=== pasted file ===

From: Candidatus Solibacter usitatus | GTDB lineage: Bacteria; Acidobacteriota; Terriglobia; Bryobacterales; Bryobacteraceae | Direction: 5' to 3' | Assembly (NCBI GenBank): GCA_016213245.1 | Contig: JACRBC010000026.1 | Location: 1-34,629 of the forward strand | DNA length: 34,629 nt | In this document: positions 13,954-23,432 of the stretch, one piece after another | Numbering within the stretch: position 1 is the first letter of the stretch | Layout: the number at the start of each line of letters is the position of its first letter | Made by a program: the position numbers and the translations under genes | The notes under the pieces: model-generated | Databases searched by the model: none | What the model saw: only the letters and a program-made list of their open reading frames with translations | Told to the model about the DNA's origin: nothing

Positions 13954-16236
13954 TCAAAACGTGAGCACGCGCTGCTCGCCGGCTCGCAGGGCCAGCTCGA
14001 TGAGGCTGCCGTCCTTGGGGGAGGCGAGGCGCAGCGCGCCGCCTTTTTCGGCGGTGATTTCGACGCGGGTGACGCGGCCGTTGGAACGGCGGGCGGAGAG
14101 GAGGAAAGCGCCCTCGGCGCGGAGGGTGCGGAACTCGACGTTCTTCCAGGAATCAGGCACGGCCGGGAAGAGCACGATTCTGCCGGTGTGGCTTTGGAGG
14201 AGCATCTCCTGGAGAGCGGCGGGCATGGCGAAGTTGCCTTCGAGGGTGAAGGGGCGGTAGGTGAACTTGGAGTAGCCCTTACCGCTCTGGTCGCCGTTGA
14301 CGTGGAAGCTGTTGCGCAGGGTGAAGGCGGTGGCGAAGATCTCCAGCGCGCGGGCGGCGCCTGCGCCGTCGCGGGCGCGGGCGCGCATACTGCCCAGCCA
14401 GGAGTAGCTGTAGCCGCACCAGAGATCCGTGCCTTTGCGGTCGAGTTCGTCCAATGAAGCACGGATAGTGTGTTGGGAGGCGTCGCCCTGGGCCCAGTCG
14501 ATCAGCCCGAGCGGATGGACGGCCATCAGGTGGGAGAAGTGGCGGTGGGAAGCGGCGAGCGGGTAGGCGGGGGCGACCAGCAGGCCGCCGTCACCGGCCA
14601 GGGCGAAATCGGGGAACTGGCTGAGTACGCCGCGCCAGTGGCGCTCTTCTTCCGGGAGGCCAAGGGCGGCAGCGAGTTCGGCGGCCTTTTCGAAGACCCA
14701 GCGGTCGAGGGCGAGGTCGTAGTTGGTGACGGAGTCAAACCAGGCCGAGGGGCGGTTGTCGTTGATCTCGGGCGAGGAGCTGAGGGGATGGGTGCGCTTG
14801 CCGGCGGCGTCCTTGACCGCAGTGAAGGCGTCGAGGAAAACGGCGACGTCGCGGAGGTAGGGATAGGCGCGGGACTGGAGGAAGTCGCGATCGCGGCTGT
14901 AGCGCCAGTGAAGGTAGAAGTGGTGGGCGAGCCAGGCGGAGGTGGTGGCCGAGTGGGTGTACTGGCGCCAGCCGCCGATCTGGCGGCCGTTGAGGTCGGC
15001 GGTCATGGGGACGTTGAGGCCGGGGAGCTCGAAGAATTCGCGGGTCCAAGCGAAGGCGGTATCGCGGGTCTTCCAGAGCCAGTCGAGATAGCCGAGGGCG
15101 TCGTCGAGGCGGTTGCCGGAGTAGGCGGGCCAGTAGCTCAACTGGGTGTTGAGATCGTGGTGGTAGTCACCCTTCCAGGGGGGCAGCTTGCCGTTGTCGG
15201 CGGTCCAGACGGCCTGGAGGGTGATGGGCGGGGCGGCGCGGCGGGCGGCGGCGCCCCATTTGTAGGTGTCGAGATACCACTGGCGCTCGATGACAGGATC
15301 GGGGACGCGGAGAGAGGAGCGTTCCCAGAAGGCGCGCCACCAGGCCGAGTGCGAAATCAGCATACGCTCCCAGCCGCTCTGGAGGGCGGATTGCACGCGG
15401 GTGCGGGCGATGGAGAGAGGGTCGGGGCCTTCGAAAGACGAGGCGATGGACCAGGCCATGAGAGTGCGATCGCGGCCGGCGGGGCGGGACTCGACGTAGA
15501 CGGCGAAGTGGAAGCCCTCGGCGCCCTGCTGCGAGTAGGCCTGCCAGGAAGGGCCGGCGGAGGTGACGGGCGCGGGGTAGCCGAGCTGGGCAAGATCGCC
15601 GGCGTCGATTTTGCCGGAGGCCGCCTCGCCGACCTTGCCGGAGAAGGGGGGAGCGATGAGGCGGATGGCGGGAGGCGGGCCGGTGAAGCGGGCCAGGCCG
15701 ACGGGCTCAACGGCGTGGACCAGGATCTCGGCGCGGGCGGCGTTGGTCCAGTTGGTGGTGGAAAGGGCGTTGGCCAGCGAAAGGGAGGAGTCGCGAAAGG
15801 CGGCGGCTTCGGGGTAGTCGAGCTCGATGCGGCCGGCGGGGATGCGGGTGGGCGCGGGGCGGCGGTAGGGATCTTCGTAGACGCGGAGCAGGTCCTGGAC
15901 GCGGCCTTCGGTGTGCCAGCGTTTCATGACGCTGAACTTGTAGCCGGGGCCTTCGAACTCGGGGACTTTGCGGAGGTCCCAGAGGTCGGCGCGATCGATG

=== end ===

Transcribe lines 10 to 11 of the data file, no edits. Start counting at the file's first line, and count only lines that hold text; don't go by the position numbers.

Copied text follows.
14601 GGGCGAAATCGGGGAACTGGCTGAGTACGCCGCGCCAGTGGCGCTCTTCTTCCGGGAGGCCAAGGGCGGCAGCGAGTTCGGCGGCCTTTTCGAAGACCCA
14701 GCGGTCGAGGGCGAGGTCGTAGTTGGTGACGGAGTCAAACCAGGCCGAGGGGCGGTTGTCGTTGATCTCGGGCGAGGAGCTGAGGGGATGGGTGCGCTTG